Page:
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Making Video a Business Decision: Vidyard

Video is growing up and moving into the real world. Vidyard is making the transition easy.

 

For years, YouTube has been the standard for all video on the web. It’s been the most popular site for streaming, as well as the easiest place to upload footage. Particularly after the company was bought out by Google, money started to roll in and YouTube rose to power, thanks to ad integration and big sponsorship deals.

But, according to Vidyard, a Y Combinator graduate that launched this past August, YouTube’s massive success has made us complacent in our search for the best use of video on the Internet. It’s still primarily used for entertainment purposes, without a significant business correlation. Companies haven’t used video strongly enough to promote their products in a legitimate way. Vidyard, in response, has built a video platform that gives companies loads of choices to create the best video-integration platform possible.

Michael Litt, CEO of Vidyard, believes that his platform has major advantages over what we’ve all become accustomed to using. “We set out to make an easy to use, yet very robust online video platform as a baseline. Now we're starting to build out the features and integrations that will set our platform apart. Marketers currently choose YouTube because there are no best practices for online video. They choose YouTube because it's easy - we've built something even easier.”
Some of the features that Litt’s platform has to offer are full compatibility with nearly all browsers and smartphones (which many players can’t say), 10 player skins to customize video formatting, and a call to action pop-out option that prompts watchers to go to a website or buy soemthing. Vidyard also presents detailed analytics covering who’s watching the videos and for how long. These stats can also show the average attention span of the audience, so that video developers can know how to cater to their crowd. “We provide deep analytics to help businesses understand the value of their content. Video is no longer just about digesting content. It’s about converting users”, Litt said. Vidyard’s players also can separate videos into chapters with playlists on the side of the player, so that users can find exactly what they’re looking for and only watch the information relevant to them.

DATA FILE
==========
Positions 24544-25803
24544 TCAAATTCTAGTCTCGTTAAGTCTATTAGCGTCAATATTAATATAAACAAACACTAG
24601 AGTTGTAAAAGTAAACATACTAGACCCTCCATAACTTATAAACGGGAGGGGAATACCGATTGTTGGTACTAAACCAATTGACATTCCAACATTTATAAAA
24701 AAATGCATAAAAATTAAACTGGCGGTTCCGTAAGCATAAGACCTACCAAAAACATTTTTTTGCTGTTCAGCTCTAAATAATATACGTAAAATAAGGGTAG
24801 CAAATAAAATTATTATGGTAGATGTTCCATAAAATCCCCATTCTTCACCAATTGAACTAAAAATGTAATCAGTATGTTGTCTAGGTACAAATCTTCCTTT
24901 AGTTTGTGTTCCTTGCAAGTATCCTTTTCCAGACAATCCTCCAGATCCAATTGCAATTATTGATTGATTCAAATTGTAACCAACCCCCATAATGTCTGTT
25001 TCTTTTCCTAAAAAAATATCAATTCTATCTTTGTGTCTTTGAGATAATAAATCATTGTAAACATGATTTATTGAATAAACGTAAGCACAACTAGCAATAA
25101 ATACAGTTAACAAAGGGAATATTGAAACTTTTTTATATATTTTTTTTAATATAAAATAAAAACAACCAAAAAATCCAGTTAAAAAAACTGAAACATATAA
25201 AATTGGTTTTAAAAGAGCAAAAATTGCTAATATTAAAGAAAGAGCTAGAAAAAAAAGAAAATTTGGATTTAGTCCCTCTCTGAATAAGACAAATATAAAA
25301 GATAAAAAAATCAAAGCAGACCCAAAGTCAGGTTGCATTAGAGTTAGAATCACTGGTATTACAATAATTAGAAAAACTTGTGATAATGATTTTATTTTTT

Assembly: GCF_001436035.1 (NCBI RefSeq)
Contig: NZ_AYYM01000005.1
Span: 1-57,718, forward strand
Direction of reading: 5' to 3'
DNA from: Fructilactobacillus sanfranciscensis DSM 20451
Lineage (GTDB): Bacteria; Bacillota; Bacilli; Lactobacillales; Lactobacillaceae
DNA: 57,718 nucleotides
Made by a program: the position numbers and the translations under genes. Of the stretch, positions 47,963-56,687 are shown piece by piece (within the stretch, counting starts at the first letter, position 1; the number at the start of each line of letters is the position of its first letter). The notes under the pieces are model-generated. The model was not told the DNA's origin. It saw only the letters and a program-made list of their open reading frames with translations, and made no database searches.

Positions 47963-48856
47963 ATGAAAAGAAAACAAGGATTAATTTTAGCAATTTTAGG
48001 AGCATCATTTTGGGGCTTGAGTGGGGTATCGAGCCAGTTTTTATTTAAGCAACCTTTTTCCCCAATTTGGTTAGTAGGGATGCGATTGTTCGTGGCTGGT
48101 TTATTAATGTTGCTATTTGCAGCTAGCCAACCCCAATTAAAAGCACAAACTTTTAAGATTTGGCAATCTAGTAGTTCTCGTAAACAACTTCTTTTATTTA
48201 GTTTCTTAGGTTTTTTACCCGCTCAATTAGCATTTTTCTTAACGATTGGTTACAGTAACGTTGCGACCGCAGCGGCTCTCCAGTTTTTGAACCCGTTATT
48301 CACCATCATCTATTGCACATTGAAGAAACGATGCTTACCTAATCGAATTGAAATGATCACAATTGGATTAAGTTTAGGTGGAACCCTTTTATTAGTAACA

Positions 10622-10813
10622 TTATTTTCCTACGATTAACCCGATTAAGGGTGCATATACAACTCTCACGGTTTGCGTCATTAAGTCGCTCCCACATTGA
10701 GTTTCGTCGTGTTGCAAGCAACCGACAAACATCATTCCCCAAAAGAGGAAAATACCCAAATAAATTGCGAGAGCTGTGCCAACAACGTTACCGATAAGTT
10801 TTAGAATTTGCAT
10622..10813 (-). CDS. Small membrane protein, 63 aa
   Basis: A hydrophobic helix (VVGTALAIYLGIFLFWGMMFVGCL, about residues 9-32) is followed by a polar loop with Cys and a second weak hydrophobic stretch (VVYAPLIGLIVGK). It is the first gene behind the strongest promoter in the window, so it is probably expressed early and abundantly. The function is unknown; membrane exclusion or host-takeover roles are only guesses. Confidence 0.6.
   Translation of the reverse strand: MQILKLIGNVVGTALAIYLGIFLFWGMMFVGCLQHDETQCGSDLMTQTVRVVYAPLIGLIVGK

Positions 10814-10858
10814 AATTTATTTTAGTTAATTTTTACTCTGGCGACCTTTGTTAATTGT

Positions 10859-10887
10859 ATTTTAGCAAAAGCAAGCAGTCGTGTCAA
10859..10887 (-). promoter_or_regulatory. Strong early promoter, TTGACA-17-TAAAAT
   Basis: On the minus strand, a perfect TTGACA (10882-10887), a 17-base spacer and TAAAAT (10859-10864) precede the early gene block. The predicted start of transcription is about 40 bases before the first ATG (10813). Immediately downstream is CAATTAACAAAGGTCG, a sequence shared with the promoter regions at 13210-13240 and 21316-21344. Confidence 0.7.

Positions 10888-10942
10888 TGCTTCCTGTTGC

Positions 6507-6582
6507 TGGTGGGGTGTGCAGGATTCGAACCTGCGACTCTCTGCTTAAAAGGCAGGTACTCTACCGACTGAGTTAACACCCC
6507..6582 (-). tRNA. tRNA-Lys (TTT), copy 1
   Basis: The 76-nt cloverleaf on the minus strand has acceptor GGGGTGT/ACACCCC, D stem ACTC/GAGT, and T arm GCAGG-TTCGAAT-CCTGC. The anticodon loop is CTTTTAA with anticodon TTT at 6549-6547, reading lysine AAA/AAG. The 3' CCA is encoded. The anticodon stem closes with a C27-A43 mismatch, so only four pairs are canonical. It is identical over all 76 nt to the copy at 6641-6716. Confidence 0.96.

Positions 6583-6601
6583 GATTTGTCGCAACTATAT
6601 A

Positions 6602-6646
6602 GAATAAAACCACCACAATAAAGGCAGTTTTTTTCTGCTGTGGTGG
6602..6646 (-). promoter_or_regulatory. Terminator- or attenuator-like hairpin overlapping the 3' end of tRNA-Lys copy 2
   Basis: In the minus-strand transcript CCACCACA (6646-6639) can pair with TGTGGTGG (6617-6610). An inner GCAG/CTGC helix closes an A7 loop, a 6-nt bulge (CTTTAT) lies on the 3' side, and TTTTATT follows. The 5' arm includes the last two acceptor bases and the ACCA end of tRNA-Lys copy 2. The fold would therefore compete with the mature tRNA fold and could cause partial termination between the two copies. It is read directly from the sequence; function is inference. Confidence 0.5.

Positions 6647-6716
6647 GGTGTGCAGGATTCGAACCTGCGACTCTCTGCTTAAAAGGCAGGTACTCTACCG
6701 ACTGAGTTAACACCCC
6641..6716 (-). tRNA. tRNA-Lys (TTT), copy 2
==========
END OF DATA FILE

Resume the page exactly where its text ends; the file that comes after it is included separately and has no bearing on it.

While all of these features have been crucial to Vidyard’s success, being integrated with YouTube remains vital to its customers. “Our most popular feature by far is the YouTube integrations. Users can grab content from YouTube or push content to their YouTube channel through our dashboard”, Litt said. Any YouTube video can be inserted within the Vidyard player, and the YouTube channel can be managed within the Vidyard dashboard, free of charge. While Vidyard is trying to create change in the video world, YouTube is still powerful enough that Vidyard has to be compatible with it.

By using all of these options to create such a smart video player, Vidyard is seamlessly integrating video into standard websites. The chapter option makes videos feel like actual websites, as opposed to a temporary distraction from the real work at hand. Not having any links or outside advertising attached also makes the entire operation feel more professional than YouTube, which constantly bombards its viewers with ads for outside products. Litt and his team have finally transitioned online video from forwarded cute videos of kittens into a legitimate business option. Video is growing up and moving into the real world. Vidyard is making the transition easy.

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